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Technical Spot light bulbs

Discussion in 'Traditional Hot Rods' started by Fiend42, May 20, 2021.

  1. Fiend42
    Joined: Mar 8, 2012
    Posts: 201

    Fiend42
    Member

    I want to add a 5" Unity spotlight to my 39 Ford. It will be bumper mounted on the right side. I want to install the brightest flood light type bulb as I need it to light the road. Anyone have any experience with 5" floodlight bulbs? Like to know what you used. 50 watt seems to be normal size, but what does the beam look like. I saw specs in degrees up and down describing the beam coverage. I want to run just one light for now to see how it works. The 12v halogen bulbs with the stock reflector are not adequate. The stock bugeye original headlight lens distorts the light and does not send it down the road. Beam looks very round, high and wide. Lights up trees above very nicely. 20160630_143341_resized_1.jpg
     
  2. back up. interesting inquiry.
     
  3. Pete1
    Joined: Aug 23, 2004
    Posts: 1,969

    Pete1
    Member
    from Wa.

    Research aircraft landing light bulbs.
     
    partssaloon and egads like this.
  4. Torana68
    Joined: Jan 28, 2008
    Posts: 1,252

    Torana68
    Member
    from Australia

    the lens creates the flood or spot ability of the light, 100 w would be enough, can you take a photo of the beam on a wall with the car back 5 ish car lengths?
     

  5. AccurateMike
    Joined: Sep 14, 2020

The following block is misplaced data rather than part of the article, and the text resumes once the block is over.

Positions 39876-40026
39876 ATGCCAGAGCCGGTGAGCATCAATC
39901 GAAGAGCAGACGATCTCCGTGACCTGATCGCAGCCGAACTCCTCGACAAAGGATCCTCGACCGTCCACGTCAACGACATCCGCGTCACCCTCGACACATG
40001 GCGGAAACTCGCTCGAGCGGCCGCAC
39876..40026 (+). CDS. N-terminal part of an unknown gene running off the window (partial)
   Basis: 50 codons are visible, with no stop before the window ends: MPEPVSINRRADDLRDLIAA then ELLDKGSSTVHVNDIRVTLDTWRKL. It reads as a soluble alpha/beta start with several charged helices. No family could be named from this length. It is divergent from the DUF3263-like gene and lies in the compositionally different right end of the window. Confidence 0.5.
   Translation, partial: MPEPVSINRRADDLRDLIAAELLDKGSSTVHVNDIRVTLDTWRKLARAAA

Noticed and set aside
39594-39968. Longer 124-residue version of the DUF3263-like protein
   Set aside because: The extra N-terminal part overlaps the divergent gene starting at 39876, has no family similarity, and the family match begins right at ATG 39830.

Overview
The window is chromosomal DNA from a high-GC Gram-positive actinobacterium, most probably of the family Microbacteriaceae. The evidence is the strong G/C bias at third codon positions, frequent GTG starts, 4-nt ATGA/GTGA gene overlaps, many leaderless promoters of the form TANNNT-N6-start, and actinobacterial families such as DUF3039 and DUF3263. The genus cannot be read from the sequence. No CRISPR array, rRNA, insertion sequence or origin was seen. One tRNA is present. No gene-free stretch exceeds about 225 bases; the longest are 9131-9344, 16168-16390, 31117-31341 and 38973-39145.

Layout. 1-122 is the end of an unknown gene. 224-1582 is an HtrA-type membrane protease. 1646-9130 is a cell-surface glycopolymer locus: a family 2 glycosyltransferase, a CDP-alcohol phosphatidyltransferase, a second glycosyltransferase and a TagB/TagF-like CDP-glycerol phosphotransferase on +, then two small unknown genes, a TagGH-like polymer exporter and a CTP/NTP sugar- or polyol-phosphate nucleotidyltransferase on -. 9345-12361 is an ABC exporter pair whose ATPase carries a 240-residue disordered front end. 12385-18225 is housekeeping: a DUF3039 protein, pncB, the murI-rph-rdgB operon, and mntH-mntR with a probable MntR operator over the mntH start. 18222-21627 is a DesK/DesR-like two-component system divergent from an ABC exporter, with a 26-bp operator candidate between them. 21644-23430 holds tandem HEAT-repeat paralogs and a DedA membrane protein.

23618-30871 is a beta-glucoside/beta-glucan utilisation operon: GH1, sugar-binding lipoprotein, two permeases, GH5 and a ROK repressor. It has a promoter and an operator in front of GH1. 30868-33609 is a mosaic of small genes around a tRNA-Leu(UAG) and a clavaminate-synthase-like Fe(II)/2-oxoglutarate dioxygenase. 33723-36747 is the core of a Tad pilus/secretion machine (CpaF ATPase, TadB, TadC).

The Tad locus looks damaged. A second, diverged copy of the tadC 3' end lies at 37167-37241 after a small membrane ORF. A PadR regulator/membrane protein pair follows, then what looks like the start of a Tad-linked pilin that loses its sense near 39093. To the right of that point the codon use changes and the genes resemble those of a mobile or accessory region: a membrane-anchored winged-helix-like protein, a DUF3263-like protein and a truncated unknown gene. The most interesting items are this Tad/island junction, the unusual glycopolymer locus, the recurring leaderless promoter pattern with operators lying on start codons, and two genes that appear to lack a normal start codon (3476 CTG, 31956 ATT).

Posts: 135

    AccurateMike
    Member

    Are the bulbs you are using PAR 36 sealed beams (about 4.5") ? If you are looking for a spot light with lots of range, you should look for one described as "very narrow spot" or "pin spot". The wattage won't be a big number and the lense will be smooth with no facets. Theatrical pin spots are 35W & 6V (4515 par 36 bulb). These are super bright and shine way out there. The closest thing in 12V is probably these
    https://www.lightingsupply.com/indu...MIpvP19bPZ8AIVA8iUCR28MAMsEAQYBSABEgKYMPD_BwE
    The smaller the beam angle number, the tighter the spot. The 4515's (6v) are ~6 degree. look for a number like that. Don't worry so much about wattage on pin spots. I use the 6V in an old metal lantern with sealed battery. Kicks ass. You can feel the heat from the beam 6' away. Shines twice as far as any 1,000,000 candlepower Brinkman Q Beam anyhow. Mike
     
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  6. 1oldtimer
    Joined: Aug 21, 2003
    Posts: 7,995

    1oldtimer
    ALLIANCE MEMBER

    I had a post awhile ago about a similar issue with stock (model a in my case) head lights vs sealed beams. Sealed beams are the way to go IF you want a quality beam pattern to drive with at night. I hate to say it but you might want to go with some vintage conversion kits on your '39 to convert to a sealed beam headlight (like Electroline).

    Mike said it best about the flood vs beam spot light. If you get a flood light it's just that, a flood of light.
     
  7. Pete1
    Joined: Aug 23, 2004
    Posts: 1,969

    Pete1
    Member
    from Wa.

    I checked the part number on the ones I use. GE4537. 13 Volt, 100 Watt.
    I have them in the hard rubber housings available from NAPA.
    They have a flat beam that is slightly wider than the road at about 1/8th mile. Excellent for high speed night driving/moonshining. It takes a number 10 wire to feed 2 of them at 12/14 volts.